In terms of environmental performance, relatively low levels of environmental impact were recorded for the actual sCO2 extraction process and environmental impacts relating to transport, consumption and degradation in both scenarios were excluded (although as explained previously, they are anticipated to be very similar). This is a lower environmental impact than more conventional methods of wax extraction [29]. Furthermore, the aforementioned assumption that Molson Coors implementing sCO2 extraction at scale would require a larger scale processing line, means that performance in both cases would likely be improved due to reduced energy/water/CO2 consumption, decreasing set-up costs (currently three small-scale lines are required to manage the annual volume of IFBSW) and likely reducing emissions whilst simultaneously increasing wax yield.

In terms of economic performance, the animal feed scenario performed slightly better and this was due to the absence of major costs involved (0.20 compared to 0.19). This is not to say that the profits are particularly high and the addition of the revenue from wax sales is significant in the sCO2 extraction scenario (see Table 2 in the supplementary information document). Furthermore, sensitivity analysis has indicated that inclusion of revenue from wax in the long term is a more secure source of revenue than if Molson Coors was to rely on animal feed revenue alone. This is primarily because poor weather can significantly increase demand for, and thus the price of, straw for feed partly because it limits yield and partly because it keeps cattle indoors for longer, requiring more feed when they would otherwise be outdoors grazing [36]. On the flip side, in years where weather is good, supply from external markets such as the USA and Ukraine can flood the market, driving prices down. In addition, there is also some evidence that farmers are moving away from reliance on barley straw for feed in the long run, partly due to high transport costs and are finding alternative feed supplement materials, thus further reducing the reliability of this valorisation method for long-term income [23].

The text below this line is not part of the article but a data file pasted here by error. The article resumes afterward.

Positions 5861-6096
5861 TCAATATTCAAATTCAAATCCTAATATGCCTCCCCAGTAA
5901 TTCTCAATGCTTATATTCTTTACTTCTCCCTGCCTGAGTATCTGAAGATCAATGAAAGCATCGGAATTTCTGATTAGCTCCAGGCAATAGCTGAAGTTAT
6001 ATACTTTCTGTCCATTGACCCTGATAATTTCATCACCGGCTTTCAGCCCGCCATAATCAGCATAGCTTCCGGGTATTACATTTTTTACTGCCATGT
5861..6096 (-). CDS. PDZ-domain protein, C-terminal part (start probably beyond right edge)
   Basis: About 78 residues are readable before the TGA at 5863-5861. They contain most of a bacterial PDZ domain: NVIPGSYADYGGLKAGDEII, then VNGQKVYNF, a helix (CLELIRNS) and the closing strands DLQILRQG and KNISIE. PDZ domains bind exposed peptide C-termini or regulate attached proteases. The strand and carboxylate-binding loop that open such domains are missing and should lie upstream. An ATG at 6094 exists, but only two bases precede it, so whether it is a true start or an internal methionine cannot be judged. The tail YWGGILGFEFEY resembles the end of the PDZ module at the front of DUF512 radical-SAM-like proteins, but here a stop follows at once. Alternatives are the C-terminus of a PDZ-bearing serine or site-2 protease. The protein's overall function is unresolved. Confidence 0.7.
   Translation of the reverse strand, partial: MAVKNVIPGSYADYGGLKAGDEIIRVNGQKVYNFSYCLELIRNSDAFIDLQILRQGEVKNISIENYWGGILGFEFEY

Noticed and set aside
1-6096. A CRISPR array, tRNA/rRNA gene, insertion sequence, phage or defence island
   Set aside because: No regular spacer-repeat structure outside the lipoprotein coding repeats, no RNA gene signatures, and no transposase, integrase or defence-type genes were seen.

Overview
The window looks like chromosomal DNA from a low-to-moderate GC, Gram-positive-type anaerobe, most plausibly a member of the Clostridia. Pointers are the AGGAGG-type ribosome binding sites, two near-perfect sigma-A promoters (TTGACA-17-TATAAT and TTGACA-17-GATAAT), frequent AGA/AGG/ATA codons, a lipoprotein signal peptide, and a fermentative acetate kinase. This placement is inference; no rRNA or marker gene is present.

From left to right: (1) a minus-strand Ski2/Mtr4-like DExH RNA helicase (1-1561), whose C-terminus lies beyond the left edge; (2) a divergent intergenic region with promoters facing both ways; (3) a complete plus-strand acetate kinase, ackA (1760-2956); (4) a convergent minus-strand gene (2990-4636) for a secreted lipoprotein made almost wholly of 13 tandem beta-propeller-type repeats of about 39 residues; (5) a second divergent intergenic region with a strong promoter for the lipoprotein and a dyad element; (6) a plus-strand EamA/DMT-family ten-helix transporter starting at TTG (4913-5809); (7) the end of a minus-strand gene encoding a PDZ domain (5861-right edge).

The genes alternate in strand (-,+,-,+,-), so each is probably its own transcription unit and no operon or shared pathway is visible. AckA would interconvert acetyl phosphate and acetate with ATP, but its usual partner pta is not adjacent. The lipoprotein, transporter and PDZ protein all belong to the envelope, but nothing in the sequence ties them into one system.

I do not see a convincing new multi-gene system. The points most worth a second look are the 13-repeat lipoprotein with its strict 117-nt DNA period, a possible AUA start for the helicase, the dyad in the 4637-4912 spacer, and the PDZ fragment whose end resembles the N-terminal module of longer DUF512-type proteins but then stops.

Therefore, if the costs of set up could be absorbed (something which is feasible for larger companies such as Molson Coors), the long-term security of wax extraction suggests the sCO2 extraction scenario may be preferable. This position is strengthened if we consider that evidence suggests that demand for waxes, particularly of the Type 3 quality produced from IFBSW (designating suitability for both food and technical processes), is likely to grow as major refiners reduce production of the types of petroleum feedstocks which are suitable for wax production. As such it is likely that we will see the value of wax increase rather than decrease in the future [34, 35, 36]. Furthermore, as mentioned previously, it is likely that if Molson Coors were to build a larger scale and more efficient sCO2 extraction line, a higher yield than 1.35 kg per 90 kg could be achieved thus pushing up potential revenue from the wax output. Besides process improvements, it is also possible that because the residue from the sCO2 extraction process is in pellet form, its nutritional value could easily be supplemented thereby increasing nutrient value and pellet price. Therefore economically, whilst the sCO2 extraction scenario scored slightly worse at present, a longer-term analysis suggests it is actually superior to the simple sale of IFBSW as animal feed.